US 2315248 A
Abstract available in
Claims available in
Description (OCR text may contain errors)
March 30, 1943. L. A. DE ROSA PSEUDO-EXTENSION OF FREQUENCY BANDS 3nnentor March 30, 1943. L..A. DE ROSA PSEUDO-EXTENSIQN OF FREQUENCY BANDS I Filed July 30, 1940 5 Sheets-Sheet 2 c I 3110mm March 30, 1943. L. A. DE ROSA 2,315,243
PSEUDO-EXTEKSION OF FREQUE'NCY BANDS Filed July so, 1940 5 sheets-sheet 3 March 30, 1943.
L. A. DE ROSA PSEUDO-EXTENSION OF FREQUENCY BANDS Filed July 30, 1940 ma enta):
March 30, .1943. DE ROSA 2,315,248
PSEUDO-EXTENSION OF FREQUENCY BANDS Filed July 30, 1940 5 SheetsSheet 5 Patented Mar. 30, 1943 uNl'rao STATES PAIENT OFFICE PsEUno-Ex'rmsron' F FREQUENCY BANDS Louis A. de Rosa, Dayton, Ohio Application July 30, 1940, Serial No. 3483359 21 Claims.
This invention deals with the pseudo-extenslon of frequency bands and particularly with improvements in the method and means wherein an audio signal, at some pointor at some time in its transmission either directly or indirectly to the ear, is modified so that, while all the composite frequencies present in the original audio signal are not present in the signal ultimately transmitted to the ear, the auditory perception is of a sound which has substantially all the sonant characteristics of the original audio signal. This modification process has hitherto been termed, Pseudo-extension of frequency bands in the U. S. Patent to Bagno No. 2,113,976. This invention also deals with methods and means wherein. a basic audio signal, during the course of transmission to the ear, is modifled and improved so that its final effect on the ear may more nearly simulate a predetermined tonal characteristic.
One object of this invention is to improve the deficiencies are better enabled to hear sounds to which they are not normally responsive.
Other objects, functions and serviceable applicabilities will be apparent from the description and claims which follow.
Fig. 1 shows a diagrammatic circuit of one embodiment of the invention.
Fig. 2 shows, diagrammatically, an alternate circuit which may be employed to utilize the advantages of the invention. a
Fig. 3 depicts a diagrammatical representation of another alternate of the apparatus of Fi 2.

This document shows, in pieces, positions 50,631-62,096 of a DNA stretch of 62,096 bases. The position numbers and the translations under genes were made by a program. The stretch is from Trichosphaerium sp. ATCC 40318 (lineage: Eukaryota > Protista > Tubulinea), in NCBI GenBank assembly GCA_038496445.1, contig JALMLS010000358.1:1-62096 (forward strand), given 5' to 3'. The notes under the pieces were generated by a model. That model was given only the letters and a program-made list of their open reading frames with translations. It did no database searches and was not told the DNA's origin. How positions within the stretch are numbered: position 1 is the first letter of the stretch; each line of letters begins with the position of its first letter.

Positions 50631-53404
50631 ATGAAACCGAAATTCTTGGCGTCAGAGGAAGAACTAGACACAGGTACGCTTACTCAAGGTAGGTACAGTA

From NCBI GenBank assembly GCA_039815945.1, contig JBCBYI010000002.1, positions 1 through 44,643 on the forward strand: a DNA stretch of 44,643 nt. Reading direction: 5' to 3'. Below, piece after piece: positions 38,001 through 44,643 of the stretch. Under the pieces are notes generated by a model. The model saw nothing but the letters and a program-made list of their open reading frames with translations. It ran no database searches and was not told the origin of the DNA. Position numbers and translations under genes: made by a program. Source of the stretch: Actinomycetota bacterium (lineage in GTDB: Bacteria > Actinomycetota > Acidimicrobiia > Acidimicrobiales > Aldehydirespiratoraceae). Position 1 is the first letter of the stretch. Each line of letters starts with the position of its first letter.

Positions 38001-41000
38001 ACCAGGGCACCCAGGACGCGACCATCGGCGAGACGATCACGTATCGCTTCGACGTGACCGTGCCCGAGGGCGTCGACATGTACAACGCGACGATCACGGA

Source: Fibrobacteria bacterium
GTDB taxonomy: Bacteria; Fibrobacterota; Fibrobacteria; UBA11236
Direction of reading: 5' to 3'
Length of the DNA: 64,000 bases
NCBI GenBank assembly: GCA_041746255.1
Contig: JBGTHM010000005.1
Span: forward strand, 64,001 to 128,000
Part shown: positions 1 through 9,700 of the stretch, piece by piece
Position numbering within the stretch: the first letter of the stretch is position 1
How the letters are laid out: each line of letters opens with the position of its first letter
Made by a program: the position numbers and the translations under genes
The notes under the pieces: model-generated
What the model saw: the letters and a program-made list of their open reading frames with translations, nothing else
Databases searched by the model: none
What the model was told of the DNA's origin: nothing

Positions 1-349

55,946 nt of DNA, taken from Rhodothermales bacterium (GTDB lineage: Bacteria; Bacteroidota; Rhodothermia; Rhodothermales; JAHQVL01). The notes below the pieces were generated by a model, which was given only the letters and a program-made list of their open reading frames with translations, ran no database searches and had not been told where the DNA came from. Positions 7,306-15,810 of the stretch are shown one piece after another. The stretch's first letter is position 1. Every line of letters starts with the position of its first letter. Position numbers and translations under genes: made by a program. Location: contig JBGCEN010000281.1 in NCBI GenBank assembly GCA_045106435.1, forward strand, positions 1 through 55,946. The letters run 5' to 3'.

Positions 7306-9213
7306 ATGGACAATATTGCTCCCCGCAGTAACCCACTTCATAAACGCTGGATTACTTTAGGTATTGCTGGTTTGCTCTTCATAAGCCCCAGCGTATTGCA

Fig. 4 shows, diagrammatically, an electromechanical alternate utilizing two microphones, one for bass and one for high frequency pick-up.
Fig. 5 illustrates an applicationof the invention for the purpose of creating or augmenting apparent faithfulness to the ear of sounds which 7 have been transmitted to the ear thru a system having an acceptance band which is narrower than that required to transmit the composite .frequencies of those sounds.
Another object of this invention is to afford a method whereby brilliance and richness may be imparted to an electrically transmitted sound.
Another object of this invention is to provide a method of retaining and even enhancing the percussion, clangor or transient qualities of a transmitted sound.
Another object of this invention is to furnish a method and means by which at least ,a portion of the sonant characteristics of a sound are transmitted by a system and so modified during transmission so as to produce an effect on the listener that an apparent larger portion of the sonic characteristics of the sound have been transmitted to him.
Another object ofthe invention is to provide"- an improved methodl of pseudo-extension whereby radio reception utilizing limited side-band transmission may be given better over-all fidelity by circuit modifications at the broadcast'transmitter.
Another object of the invention is to afford an improved system of pseudo-extension whereby 'the present day methods of recording and reproducing sounds and intelligence faithfully are simplified and rendered less costly.